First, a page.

So, there have been a few moments of Christmas hilarity in all the somberness. More than a few actually. And along with many family experiences, there are rights of passage. Like learning to refuse to help my uncle wrap the presents he bought on Christmas eve. Or that my mom and aunt could handle one bottle of Asti Spumanti when wrapping presents, but two lead to Christmas morning exchanges like the following:
Mom: You’re supposed to have another present.
Me: Blank stare.
Mom: No, no. It’s there.
We all look. There are no more presents.
Mom: Oh shit! Did we…
Aunt: Did we wrap it?
Mom: I don’t remember. (Wailing).
Me: Grown women. Two bottles of cheap wine between you and you can’t remember your own names.
Mom: I’ll go get the present.
Not to mention the great bow harvest of 2008 when we were finally allowed to throw away bows that not only wouldn’t stick to the packages after a tenure of likely ten years, but didn’t even look like bows so much as regurgitated Christmas Cat vomit. Ahh, those were the days.
While the temperature is unlikely to hit 32 degrees F here in Los Angeles, the literal and figurative atmosphere is chilly. So many of us grew up in places where snow was a way of life that we keep glancing about in confusion, waiting for the flakes to fall. So, in honor of that, a list of my favorite books about winter.
1. Winter’s Tale - Mark Helprin. It’s one of my favorite books ever, a grown-up fairy tale of a gilded age and the new future full of Helprin’s lush, absurd sentences and extravagent details. And mostly, it’s a city of endless winter and a white horse and love on rooftops.
2. Other Electricities - Anders Monsen. This book is as much puzzle as prose, a gorgeous, intricate exploration of ice and cold in the depths of Michigan. Everything relates, everything is story and wires, from the table of contents to the radio schematics. Spare and perfect.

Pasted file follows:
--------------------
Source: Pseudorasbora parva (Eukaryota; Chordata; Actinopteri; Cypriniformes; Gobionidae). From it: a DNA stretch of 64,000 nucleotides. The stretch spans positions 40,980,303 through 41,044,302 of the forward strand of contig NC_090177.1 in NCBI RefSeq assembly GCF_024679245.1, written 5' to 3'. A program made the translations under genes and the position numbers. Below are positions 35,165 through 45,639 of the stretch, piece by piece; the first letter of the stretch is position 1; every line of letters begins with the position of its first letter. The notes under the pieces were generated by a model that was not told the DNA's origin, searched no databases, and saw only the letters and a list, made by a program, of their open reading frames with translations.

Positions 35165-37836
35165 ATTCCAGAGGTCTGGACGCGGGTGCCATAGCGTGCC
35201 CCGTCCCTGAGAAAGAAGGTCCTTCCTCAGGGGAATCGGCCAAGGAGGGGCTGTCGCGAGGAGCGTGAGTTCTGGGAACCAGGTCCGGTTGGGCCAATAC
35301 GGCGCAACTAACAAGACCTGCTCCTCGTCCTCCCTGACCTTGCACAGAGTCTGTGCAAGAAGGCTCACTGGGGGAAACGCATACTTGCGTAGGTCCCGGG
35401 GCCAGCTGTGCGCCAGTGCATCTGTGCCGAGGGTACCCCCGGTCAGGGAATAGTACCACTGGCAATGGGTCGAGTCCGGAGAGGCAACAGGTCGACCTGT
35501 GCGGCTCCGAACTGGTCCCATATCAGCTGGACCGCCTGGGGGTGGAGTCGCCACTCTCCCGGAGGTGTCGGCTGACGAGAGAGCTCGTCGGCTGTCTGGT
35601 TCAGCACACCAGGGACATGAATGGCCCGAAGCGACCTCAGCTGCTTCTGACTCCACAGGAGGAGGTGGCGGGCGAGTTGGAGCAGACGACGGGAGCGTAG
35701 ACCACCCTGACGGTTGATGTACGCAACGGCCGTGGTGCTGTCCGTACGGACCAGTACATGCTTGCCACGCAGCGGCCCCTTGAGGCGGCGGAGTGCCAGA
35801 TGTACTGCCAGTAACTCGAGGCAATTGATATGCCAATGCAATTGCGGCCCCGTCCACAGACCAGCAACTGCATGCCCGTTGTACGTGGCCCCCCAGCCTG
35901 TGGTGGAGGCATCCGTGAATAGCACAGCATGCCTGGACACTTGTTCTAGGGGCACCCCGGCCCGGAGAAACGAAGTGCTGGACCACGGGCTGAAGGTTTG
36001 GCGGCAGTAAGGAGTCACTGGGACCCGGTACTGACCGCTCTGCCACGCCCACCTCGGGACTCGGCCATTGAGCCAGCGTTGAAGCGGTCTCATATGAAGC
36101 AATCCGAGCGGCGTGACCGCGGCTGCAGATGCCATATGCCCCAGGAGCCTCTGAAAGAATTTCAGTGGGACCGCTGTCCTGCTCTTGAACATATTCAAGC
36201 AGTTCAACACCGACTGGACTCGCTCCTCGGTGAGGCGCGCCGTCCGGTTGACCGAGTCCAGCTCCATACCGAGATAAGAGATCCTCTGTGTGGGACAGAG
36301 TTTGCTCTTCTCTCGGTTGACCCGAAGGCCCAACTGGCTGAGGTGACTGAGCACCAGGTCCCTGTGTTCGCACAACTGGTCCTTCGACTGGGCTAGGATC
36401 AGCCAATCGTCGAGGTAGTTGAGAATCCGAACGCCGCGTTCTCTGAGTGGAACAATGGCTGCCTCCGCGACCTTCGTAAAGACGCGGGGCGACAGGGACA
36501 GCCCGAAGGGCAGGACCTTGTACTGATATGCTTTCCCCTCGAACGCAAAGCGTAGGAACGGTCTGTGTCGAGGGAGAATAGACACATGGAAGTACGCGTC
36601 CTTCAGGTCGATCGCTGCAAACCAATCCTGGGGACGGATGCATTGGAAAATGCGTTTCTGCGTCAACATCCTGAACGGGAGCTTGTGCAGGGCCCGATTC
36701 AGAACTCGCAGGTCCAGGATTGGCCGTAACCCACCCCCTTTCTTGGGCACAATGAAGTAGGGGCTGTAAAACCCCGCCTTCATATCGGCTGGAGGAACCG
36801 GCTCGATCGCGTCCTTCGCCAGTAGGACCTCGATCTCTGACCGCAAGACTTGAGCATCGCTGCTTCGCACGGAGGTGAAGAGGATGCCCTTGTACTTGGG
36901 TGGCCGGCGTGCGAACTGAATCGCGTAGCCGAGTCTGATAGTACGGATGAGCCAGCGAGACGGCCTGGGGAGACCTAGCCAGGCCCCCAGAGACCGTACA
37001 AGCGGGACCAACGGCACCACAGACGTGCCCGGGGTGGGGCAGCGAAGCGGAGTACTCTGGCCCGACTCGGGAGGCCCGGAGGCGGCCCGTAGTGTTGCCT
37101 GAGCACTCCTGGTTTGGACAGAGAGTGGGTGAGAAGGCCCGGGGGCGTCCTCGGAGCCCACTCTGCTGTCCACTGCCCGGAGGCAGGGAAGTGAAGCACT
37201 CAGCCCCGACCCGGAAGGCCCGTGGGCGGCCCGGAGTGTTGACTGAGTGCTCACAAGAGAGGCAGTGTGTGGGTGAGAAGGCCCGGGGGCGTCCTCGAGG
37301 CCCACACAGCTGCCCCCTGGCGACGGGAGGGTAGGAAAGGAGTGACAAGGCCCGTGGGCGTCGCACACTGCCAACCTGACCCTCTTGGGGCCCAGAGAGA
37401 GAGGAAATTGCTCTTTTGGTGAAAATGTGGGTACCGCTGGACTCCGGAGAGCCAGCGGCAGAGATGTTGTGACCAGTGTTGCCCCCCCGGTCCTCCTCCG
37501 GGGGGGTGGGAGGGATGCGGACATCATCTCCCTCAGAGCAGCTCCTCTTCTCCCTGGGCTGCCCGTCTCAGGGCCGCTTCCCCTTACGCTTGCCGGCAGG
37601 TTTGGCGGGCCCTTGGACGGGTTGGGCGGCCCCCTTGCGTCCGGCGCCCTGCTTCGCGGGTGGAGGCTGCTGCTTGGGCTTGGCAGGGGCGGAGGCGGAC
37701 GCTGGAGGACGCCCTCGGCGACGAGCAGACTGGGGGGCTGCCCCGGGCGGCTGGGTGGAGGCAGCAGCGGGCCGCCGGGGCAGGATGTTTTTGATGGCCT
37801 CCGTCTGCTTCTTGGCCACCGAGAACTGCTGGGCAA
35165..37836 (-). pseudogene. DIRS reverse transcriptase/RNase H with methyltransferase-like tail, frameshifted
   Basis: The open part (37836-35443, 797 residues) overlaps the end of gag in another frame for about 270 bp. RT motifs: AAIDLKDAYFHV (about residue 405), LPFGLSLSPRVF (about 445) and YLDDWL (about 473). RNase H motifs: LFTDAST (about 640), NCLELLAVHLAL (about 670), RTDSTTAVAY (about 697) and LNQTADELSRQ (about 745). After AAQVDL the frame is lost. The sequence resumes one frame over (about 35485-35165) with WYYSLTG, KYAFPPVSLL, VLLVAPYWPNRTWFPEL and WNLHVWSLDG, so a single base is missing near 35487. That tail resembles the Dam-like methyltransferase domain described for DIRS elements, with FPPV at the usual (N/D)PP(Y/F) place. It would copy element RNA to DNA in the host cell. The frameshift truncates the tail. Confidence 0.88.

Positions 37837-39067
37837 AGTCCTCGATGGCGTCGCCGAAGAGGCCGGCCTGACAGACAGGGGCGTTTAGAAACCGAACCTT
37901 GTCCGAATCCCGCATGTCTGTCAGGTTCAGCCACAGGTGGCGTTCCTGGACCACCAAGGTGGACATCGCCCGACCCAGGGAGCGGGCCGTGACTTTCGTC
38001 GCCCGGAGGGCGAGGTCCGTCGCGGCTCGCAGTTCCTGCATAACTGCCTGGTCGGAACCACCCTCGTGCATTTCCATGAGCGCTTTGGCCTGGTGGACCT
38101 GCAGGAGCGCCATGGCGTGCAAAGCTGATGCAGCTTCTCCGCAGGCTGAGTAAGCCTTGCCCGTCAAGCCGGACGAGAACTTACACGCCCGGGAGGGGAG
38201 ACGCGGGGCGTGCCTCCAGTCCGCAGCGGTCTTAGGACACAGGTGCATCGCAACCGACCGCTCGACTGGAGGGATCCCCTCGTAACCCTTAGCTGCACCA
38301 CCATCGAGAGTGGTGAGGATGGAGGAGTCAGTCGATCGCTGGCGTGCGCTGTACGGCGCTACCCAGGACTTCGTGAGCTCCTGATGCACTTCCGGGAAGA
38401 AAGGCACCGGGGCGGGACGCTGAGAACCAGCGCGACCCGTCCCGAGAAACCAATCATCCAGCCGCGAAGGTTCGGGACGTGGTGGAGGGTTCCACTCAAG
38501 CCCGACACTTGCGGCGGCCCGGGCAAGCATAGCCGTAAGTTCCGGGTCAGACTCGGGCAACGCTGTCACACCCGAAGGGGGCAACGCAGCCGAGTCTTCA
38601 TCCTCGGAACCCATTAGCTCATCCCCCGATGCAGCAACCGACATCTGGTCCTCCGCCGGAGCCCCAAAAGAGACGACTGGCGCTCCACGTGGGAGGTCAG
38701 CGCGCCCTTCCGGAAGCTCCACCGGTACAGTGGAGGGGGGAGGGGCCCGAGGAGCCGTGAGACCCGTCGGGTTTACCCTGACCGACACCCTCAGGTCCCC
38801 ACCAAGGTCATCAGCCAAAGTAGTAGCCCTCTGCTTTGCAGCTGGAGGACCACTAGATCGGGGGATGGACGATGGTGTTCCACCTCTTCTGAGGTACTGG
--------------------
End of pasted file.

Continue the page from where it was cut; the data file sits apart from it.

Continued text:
3. The Snowy Day - Ezra Jack Keats. I still make snow angels and think of this book.
4. If on a Winter’s Night a Traveler - Italo Calvino. Of course.
5. The Long Winter - Laura Ingalls Wilder. Because if you lived in the West, you read these books and you were very, very glad to have central heating.
6. Trojan Gold - Elizabeth Peters. I love this whole series. Terrific romps into the art world, thievery, romance and museums. That there’s snow and a night spent in an abandoned church and a lost treasure total makes this one of my favorite comfort books.
7. Smila’s Sense of Snow - Peter Hoeg. Another great thriller that uses the endlessness of winter to both captivate and make claustrophobic the reader and the protagonist.
8. The Shining - Stephen King. I grew up in Colorado. We used to drive through Estes Park on a regular basis. I stayed up all night reading this book, and it still scares the crap out of me.
9. Winter Rose - Patricia McKillip. It’s Tamlyn, and it’s the crushing solace of winter.
I used to be a fan of Christmas. As an only child with a small extended family, it was a time to catch up with adoring grandparents and raucous older cousins. It was a time of surprises, which I loved, and food and festivities. Sure, it was also a time of drunken arguments, tearful hissing, and slurry insults flying around between the adults, but mostly I just ignored what I could. I’ve always been good at clinging to what I needed from a situation and filtering out the rest.
We played loud, boisterous board games. We opened presents. We tromped in the snow and my cousin and I slept on the floor in my grandmother’s spare room, and I always had a better time than my cousin who had asthma and therefore had to endure a nightly ritual involving meds and applesauce that turned both of us off the stuff for good.
The first Christmas after my folks separated wasn’t so bad. I was 14, and aside from a slew of fights with my dad, things were okay. But the following year, my father started dating my stepmother and things were serious. I went to her extended family’s celebration, leaving my mother alone. My mom has always been strong, cheerful, forthright. A good Norweigian example of fortitude and humor and cheer. And she looked so small and sad that year. She’s nearly 6 feet tall, and I’m an inch or so shorter, and that year I felt like a giant.